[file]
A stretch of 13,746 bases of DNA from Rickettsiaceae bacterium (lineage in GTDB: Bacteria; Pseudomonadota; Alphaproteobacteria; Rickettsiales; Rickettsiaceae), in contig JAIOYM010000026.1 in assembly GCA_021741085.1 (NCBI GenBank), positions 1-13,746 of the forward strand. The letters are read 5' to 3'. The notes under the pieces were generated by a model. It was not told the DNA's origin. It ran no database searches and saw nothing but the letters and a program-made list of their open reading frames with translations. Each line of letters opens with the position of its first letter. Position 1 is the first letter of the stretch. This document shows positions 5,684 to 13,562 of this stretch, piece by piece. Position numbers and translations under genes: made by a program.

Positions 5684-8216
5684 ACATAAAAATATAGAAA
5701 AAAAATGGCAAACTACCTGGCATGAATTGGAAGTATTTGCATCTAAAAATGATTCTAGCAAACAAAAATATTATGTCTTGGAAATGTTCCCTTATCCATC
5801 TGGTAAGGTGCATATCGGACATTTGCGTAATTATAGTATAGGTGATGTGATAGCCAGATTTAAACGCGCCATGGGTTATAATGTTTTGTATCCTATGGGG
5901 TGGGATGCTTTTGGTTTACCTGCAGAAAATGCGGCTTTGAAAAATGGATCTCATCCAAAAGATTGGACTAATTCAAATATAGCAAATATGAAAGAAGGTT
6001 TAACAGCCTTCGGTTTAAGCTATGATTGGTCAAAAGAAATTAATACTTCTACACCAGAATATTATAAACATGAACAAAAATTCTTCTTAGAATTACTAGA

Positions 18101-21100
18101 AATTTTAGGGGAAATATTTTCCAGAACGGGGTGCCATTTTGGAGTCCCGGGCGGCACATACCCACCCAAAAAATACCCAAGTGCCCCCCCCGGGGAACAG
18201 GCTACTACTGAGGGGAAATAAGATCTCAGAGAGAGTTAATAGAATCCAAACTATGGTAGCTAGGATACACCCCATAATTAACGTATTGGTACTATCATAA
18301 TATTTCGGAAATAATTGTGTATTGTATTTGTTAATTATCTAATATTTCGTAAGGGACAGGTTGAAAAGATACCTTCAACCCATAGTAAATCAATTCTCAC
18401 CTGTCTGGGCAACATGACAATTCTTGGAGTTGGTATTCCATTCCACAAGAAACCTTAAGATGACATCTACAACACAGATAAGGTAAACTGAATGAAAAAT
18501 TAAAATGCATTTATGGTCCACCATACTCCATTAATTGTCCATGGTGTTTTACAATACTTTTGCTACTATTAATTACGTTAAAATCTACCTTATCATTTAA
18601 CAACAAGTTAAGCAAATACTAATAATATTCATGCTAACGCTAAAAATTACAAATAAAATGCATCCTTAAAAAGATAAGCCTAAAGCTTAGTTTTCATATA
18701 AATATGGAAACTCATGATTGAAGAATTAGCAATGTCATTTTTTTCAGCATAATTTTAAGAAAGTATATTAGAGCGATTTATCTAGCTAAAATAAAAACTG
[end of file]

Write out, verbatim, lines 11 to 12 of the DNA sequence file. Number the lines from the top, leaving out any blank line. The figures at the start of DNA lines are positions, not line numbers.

18301 TATTTCGGAAATAATTGTGTATTGTATTTGTTAATTATCTAATATTTCGTAAGGGACAGGTTGAAAAGATACCTTCAACCCATAGTAAATCAATTCTCAC
18401 CTGTCTGGGCAACATGACAATTCTTGGAGTTGGTATTCCATTCCACAAGAAACCTTAAGATGACATCTACAACACAGATAAGGTAAACTGAATGAAAAAT